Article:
By Published: Jan. 29, 2021

On the U.S.-Mexican border, Bertha Bermúdez Tapia shines a light on the effects of COVID-19 and restrictive immigration policies

Brownsville, Texas, and Matamoros, Mexico, are two cities that have long acted like one; though the Rio Grande separates them, families have often crossed the border routinely to buy staples or see relatives. 

Now, such mundane border crossings are not possible, and Bertha Bermúdez Tapia hopes to highlight the schism. 

Bermúdez, a PhD student in sociology at the University of Colorado Boulder, was born in Matamoros and is now studying how deportees and asylum seekers living in violent border cities experience damaging impacts of immigration policies. As part of that, Bermúdez,  has completed a visual art project to capture how physical borders have hardened and how “loved ones were unable to stand with each other, even at six feet apart.”

Bermúdez’s project, which was funded by the CU Boulder Center for Humanities & the Arts, resulted in a YouTube video titled “Twin Cities Torn Apart,” which takes viewers to two cities whose proximity is “only driven by feelings now, by the hope that we will meet again,” Bermúdez says, adding:

“This is a story about how people stand together, but apart … about how the imaginary lines that demark the beginning and the end of our countries hurt and feel impenetrable.”

In March 2020, the U.S. and Mexican government closed the border at the twin cities to most people. Like many in the cities, Bermúdez’s mother and grandmother live in Matamoros and crossed the border three or four times a week, often to buy groceries, medications, or to visit family. 

Bertha proyecto

Bertha Bermúdez Tapia

Bermúdez lives in Brownsville and because she has an F1 student visa she is still allowed to cross the border, but the rest of the family, which has tourist visas, cannot. 

For the video project, Bermúdez teamed up with artist Mario Jiménez Díaz. She interviewed people on both sides of the border who spoke in personal terms about living in a place that is both Mexican and American, regardless of which side of the river they live.


Jiménez Díaz transforms the interviews into a work of visual art on canvas, depicting family photographs on both sides of the Rio Grande. For both Bermúdez and Jiménez Díaz, the art reflects their lives. Bermúdez’s mother and sister haven’t been able to see each other for months. Jiménez Díaz hasn’t seen his daughter since March.

Bermúdez began her doctoral work in 2015, and she chose to study at CU Boulder because faculty members here have scholarly focuses similar to hers. 

Her doctoral research focuses on the qualitative aspects of the relationship between migration and border lives, particularly exploring community responses to immigration policies and violence on the U.S.-Mexico border.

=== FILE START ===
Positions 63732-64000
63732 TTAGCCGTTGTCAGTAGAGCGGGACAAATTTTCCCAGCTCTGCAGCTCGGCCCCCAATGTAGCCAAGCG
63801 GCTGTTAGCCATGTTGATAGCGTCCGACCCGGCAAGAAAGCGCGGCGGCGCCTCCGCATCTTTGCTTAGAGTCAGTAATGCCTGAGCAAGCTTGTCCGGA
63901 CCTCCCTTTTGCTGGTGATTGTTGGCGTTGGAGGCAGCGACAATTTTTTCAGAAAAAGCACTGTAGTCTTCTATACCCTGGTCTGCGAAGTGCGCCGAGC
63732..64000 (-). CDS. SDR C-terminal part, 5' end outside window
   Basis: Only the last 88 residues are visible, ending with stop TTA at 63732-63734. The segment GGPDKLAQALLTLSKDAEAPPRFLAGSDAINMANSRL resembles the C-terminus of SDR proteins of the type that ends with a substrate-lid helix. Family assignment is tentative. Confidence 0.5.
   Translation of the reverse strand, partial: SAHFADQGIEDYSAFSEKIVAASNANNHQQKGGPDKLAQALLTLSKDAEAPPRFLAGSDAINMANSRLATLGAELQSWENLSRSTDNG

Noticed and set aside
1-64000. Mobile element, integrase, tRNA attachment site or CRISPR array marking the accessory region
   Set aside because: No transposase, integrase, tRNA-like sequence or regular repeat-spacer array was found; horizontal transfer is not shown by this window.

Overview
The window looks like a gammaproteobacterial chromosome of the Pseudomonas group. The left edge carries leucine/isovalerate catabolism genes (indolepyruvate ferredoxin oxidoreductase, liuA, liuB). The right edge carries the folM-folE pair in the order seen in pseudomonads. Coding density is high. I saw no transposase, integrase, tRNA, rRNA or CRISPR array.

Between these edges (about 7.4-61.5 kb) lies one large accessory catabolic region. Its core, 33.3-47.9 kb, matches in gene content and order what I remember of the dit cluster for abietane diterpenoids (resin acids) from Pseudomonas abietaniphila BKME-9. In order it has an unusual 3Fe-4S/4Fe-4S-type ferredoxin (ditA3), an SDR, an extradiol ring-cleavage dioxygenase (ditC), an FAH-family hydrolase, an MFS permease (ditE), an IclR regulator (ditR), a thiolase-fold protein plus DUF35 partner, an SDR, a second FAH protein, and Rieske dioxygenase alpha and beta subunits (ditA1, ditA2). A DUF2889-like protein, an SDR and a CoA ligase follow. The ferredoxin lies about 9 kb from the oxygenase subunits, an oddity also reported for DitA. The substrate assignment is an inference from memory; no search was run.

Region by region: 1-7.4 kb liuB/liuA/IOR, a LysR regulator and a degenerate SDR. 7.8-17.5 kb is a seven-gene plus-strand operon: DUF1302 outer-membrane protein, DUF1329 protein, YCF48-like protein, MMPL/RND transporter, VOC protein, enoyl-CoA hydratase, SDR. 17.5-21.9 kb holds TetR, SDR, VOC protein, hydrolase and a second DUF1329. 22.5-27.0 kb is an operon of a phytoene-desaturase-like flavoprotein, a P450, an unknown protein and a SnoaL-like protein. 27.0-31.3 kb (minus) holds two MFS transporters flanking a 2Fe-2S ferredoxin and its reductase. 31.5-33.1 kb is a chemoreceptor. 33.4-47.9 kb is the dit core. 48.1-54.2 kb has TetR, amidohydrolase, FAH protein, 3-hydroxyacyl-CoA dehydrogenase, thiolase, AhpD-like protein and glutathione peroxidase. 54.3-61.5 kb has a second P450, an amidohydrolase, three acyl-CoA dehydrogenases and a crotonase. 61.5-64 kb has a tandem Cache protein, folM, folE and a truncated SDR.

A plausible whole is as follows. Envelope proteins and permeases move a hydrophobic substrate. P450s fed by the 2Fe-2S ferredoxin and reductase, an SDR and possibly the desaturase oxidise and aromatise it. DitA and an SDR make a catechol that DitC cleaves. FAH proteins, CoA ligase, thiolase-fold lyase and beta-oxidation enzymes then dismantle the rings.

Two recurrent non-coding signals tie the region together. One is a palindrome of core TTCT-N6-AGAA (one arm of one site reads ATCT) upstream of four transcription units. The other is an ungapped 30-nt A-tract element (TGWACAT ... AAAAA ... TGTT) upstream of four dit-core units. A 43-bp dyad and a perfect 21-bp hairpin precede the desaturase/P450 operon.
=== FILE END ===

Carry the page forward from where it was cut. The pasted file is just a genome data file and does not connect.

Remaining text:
Currently she is working with migrant shelters and an asylum-seekers refugee camp in Matamoros. Historically, people seeking asylum in the United States present themselves at the border to ask for asylum, and they were given provisional U.S. entry while waiting for their cases to be heard. 

In 2018, the Trump administration imposed a new “Remain in Mexico” policy, which requires that asylum seekers wait in Mexico while their cases are pending in U.S. immigration court. Though he has issued several executive orders in his early days in office, President Biden has not reversed the “Remain in Mexico” policy, The New York Times reported on Jan 28.

Today, Bermúdez is focusing most of her time doing research and working as a volunteer at the Matamoros refugee camp, where the living situation is uncertain and very dangerous. The camp is about 7 acres in size located on the Rio Grande riverbank, with limited access to clean water, sanitation, education and overall public health since the camp is not internationally recognized and all services are provided via humanitarian aid. 

At first, in 2018, the camp exploded to nearly 3,000 people living in tents. Today, after a year where all U.S. immigration court proceedings were temporarily suspended indefinitely due to COVID-19, the place shrink and is holding approximately 1,000 people; however, this number is expected to overgrow in the following weeks because of a high volume of persons entering the camp recently. 

Bermúdez, who is also a graduate research assistant in the CU Boulder Institute of Behavioral Science, hopes to find a tenure-track teaching position at a university after she earns her PhD.